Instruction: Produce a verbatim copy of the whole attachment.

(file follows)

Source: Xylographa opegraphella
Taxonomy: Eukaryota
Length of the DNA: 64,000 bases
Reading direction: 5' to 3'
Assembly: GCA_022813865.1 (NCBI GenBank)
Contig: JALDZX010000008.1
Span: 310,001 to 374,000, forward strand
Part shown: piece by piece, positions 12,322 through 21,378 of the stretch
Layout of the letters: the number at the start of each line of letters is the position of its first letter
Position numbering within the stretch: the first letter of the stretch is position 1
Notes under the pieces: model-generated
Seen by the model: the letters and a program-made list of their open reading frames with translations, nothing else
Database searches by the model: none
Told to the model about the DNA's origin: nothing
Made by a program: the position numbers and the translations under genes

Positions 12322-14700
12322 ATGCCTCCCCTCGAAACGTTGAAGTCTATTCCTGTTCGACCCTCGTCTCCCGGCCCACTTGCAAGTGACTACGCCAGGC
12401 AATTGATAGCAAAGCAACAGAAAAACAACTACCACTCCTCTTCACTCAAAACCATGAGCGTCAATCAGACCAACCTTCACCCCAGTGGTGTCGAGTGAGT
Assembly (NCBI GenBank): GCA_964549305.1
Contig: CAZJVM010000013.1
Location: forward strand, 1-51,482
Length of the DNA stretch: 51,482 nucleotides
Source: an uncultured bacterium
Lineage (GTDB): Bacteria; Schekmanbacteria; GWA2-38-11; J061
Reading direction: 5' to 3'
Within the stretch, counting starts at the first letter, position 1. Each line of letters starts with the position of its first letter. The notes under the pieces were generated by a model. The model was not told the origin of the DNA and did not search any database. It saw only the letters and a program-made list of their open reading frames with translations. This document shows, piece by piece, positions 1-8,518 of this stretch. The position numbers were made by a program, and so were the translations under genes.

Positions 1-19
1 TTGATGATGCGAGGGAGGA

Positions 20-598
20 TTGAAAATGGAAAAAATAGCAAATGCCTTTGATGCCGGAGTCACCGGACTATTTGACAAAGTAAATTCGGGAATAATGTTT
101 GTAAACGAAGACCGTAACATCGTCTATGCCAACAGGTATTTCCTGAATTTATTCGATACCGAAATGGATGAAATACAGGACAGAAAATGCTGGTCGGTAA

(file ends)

Source: Xylographa opegraphella
Taxonomy: Eukaryota
Length of the DNA: 64,000 bases
Reading direction: 5' to 3'
Assembly: GCA_022813865.1 (NCBI GenBank)
Contig: JALDZX010000008.1
Span: 310,001 to 374,000, forward strand
Part shown: piece by piece, positions 12,322 through 21,378 of the stretch
Layout of the letters: the number at the start of each line of letters is the position of its first letter
Position numbering within the stretch: the first letter of the stretch is position 1
Notes under the pieces: model-generated
Seen by the model: the letters and a program-made list of their open reading frames with translations, nothing else
Database searches by the model: none
Told to the model about the DNA's origin: nothing
Made by a program: the position numbers and the translations under genes

Positions 12322-14700
12322 ATGCCTCCCCTCGAAACGTTGAAGTCTATTCCTGTTCGACCCTCGTCTCCCGGCCCACTTGCAAGTGACTACGCCAGGC
12401 AATTGATAGCAAAGCAACAGAAAAACAACTACCACTCCTCTTCACTCAAAACCATGAGCGTCAATCAGACCAACCTTCACCCCAGTGGTGTCGAGTGAGT
Assembly (NCBI GenBank): GCA_964549305.1
Contig: CAZJVM010000013.1
Location: forward strand, 1-51,482
Length of the DNA stretch: 51,482 nucleotides
Source: an uncultured bacterium
Lineage (GTDB): Bacteria; Schekmanbacteria; GWA2-38-11; J061
Reading direction: 5' to 3'
Within the stretch, counting starts at the first letter, position 1. Each line of letters starts with the position of its first letter. The notes under the pieces were generated by a model. The model was not told the origin of the DNA and did not search any database. It saw only the letters and a program-made list of their open reading frames with translations. This document shows, piece by piece, positions 1-8,518 of this stretch. The position numbers were made by a program, and so were the translations under genes.

Positions 1-19
1 TTGATGATGCGAGGGAGGA

Positions 20-598
20 TTGAAAATGGAAAAAATAGCAAATGCCTTTGATGCCGGAGTCACCGGACTATTTGACAAAGTAAATTCGGGAATAATGTTT
101 GTAAACGAAGACCGTAACATCGTCTATGCCAACAGGTATTTCCTGAATTTATTCGATACCGAAATGGATGAAATACAGGACAGAAAATGCTGGTCGGTAA